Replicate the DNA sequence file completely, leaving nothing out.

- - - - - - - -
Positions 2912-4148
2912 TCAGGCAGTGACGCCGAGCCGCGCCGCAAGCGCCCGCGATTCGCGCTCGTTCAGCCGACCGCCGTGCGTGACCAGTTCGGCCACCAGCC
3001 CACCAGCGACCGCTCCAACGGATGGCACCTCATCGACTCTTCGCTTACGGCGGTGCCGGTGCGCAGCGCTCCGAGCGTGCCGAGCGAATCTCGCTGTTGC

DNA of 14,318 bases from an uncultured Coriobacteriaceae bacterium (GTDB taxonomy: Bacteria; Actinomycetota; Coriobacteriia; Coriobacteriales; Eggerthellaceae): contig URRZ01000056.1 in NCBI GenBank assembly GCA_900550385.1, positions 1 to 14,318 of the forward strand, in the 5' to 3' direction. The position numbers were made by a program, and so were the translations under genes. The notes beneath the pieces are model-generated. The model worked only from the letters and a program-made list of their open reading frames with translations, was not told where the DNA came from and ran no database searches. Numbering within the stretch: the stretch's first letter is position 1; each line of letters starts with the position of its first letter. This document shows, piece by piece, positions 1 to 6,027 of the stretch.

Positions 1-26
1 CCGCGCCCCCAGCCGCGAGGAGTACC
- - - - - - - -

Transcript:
Positions 2912-4148
2912 TCAGGCAGTGACGCCGAGCCGCGCCGCAAGCGCCCGCGATTCGCGCTCGTTCAGCCGACCGCCGTGCGTGACCAGTTCGGCCACCAGCC
3001 CACCAGCGACCGCTCCAACGGATGGCACCTCATCGACTCTTCGCTTACGGCGGTGCCGGTGCGCAGCGCTCCGAGCGTGCCGAGCGAATCTCGCTGTTGC

DNA of 14,318 bases from an uncultured Coriobacteriaceae bacterium (GTDB taxonomy: Bacteria; Actinomycetota; Coriobacteriia; Coriobacteriales; Eggerthellaceae): contig URRZ01000056.1 in NCBI GenBank assembly GCA_900550385.1, positions 1 to 14,318 of the forward strand, in the 5' to 3' direction. The position numbers were made by a program, and so were the translations under genes. The notes beneath the pieces are model-generated. The model worked only from the letters and a program-made list of their open reading frames with translations, was not told where the DNA came from and ran no database searches. Numbering within the stretch: the stretch's first letter is position 1; each line of letters starts with the position of its first letter. This document shows, piece by piece, positions 1 to 6,027 of the stretch.

Positions 1-26
1 CCGCGCCCCCAGCCGCGAGGAGTACC